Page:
Feb. 2021 Arctic Ice Stays the Course

In January, most of the Arctic ocean basins are frozen over, and so the growth of ice extent slows down.  According to SII (Sea Ice Index) January on average adds 1.3M km2, and this month it was 1.4M.  (background is at Arctic Ice Year-End 2020).  The few basins that can grow ice this time of year tend to fluctuate and alternate waxing and waning, which appears as a see saw pattern in these images.

Two weeks into February Arctic ice extents are growing faster than the 14-year average, such that they are approaching the mean.  The graph below shows the ice recovery since mid-January for 2021, the 14-year average and several recent years.

The graph shows mid January a small deficit to average, then slow 2021 growth for some days before picking up the pace in the latter weeks.  Presently extents are slightly (1%) below average, close to 2019 and 2020 and higher than 2018.

February Ice Growth Despite See Saws in Atlantic and Pacific

As noted above, this time of year the Arctic adds ice on the fringes since the central basins are already frozen over.  The animation above shows Barents Sea on the right (Atlantic side) grew in the last two weeks by 175k km2 and is now 9% greater than the maximum last March.  Meanwhile on the left (Pacific side)  Bering below and Okhotsk above wax and wane over this period. Okhotsk is seen growing 210k km2 the first week, and giving half of it back the second week.  Bering waffles up and down ending sightly higher in the end.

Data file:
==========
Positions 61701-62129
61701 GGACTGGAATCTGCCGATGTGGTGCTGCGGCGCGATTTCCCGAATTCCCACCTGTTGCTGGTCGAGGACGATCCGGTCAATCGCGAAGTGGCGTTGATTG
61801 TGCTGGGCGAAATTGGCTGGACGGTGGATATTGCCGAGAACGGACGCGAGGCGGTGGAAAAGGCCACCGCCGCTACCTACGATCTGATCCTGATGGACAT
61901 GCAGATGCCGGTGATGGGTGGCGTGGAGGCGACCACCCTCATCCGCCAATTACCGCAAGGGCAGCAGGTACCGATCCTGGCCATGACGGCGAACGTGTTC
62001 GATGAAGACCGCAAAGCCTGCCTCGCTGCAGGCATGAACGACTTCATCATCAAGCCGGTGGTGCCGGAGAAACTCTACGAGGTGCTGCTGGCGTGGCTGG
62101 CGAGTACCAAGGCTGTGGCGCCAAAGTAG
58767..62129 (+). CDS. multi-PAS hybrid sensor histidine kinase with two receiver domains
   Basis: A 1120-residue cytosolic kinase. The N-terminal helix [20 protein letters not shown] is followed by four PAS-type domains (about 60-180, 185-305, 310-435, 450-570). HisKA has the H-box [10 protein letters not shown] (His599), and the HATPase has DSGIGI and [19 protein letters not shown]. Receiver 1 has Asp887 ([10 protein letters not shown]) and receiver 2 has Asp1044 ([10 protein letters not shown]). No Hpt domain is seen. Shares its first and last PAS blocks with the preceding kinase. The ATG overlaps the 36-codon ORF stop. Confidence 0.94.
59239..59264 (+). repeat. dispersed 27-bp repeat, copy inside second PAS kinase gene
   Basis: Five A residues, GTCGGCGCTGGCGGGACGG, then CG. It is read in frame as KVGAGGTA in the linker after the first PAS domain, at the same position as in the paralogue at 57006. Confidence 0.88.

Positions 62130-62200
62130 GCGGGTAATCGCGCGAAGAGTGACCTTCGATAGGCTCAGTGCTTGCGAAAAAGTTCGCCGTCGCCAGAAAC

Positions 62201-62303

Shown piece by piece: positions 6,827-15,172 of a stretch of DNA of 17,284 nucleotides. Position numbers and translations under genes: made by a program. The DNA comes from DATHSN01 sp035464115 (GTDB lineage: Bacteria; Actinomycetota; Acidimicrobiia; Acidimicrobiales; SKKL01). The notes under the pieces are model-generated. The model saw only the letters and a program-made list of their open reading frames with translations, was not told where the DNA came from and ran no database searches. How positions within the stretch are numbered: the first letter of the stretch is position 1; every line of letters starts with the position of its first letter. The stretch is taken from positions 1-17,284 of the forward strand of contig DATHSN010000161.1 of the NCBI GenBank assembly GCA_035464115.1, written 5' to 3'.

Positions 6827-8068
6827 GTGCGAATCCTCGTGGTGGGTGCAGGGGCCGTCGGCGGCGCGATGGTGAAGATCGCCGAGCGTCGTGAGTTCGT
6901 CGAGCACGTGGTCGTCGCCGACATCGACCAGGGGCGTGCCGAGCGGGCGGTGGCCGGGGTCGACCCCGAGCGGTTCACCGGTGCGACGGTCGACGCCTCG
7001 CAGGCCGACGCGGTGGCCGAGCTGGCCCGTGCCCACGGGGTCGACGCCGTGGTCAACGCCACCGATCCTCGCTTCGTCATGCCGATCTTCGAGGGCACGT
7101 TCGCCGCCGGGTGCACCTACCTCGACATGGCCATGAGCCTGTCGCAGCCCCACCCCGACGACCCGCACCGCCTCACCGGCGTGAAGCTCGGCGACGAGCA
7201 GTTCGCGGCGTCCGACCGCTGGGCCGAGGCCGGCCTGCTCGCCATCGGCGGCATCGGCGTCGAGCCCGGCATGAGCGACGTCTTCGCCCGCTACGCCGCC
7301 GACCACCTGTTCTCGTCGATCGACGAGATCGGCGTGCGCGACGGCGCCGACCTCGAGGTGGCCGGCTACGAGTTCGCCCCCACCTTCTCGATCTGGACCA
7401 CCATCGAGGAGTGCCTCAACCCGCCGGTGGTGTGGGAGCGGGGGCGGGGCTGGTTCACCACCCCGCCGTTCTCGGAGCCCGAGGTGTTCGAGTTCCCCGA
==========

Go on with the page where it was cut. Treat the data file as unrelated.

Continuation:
The table below presents ice extents in the Arctic regions for day 44 (Feb. 13) compared to the 14 year average and 2018.

Region 2021044 Day 044 Average 2021-Ave. 2018044 2021-2018
 (0) Northern_Hemisphere 14546503 14678564 -132061 14140166 406337
 (1) Beaufort_Sea 1070689 1070254 435 1070445 244
 (2) Chukchi_Sea 966006 965691 315 965971 35
 (3) East_Siberian_Sea 1087120 1087134 -14 1087120 0
 (4) Laptev_Sea 897827 897842 -15 897845 -18
 (5) Kara_Sea 934988 906346 28642 874714 60274
 (6) Barents_Sea 837458 563224 274235 465024 372434
 (7) Greenland_Sea 645918 610436 35482 529094 116824
 (8) Baffin_Bay_Gulf_of_St._Lawrence 1057623 1487547 -429924 1655681 -598058
 (9) Canadian_Archipelago 854597 853146 1451 853109 1489
 (10) Hudson_Bay 1260471 1260741 -270 1260838 -367
 (11) Central_Arctic 3206263 3211892 -5630 3117143 89120
 (12) Bering_Sea 559961 674196 -114235 319927 240034
 (13) Baltic_Sea 116090 94341 21749 76404 39686
 (14) Sea_of_Okhotsk 1027249 930357 96892 911105 116144
 (15) Yellow_Sea 9235 28237 -19002 33313 -24078
 (16) Cook_Inlet 223 11137 -10914 11029 -10806

The table shows that Bering defict to average is offset by surplus in Okhotsk.  Baffin Bay show the largest deficit, mostly offset by surpluses in Barents, Kara and Greenland Sea.

The polar bears have a Valentine Day’s wish for Arctic Ice.

welovearcticicefinal

And Arctic Ice loves them back, returning every year so the bears can roam and hunt for seals.

Footnote:

Seesaw accurately describes Arctic ice in another sense:  The ice we see now is not the same ice we saw previously.  It is better to think of the Arctic as an ice blender than as an ice cap, explained in the post The Great Arctic Ice Exchange.

via Science Matters

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February 14, 2021 at 10:53AM

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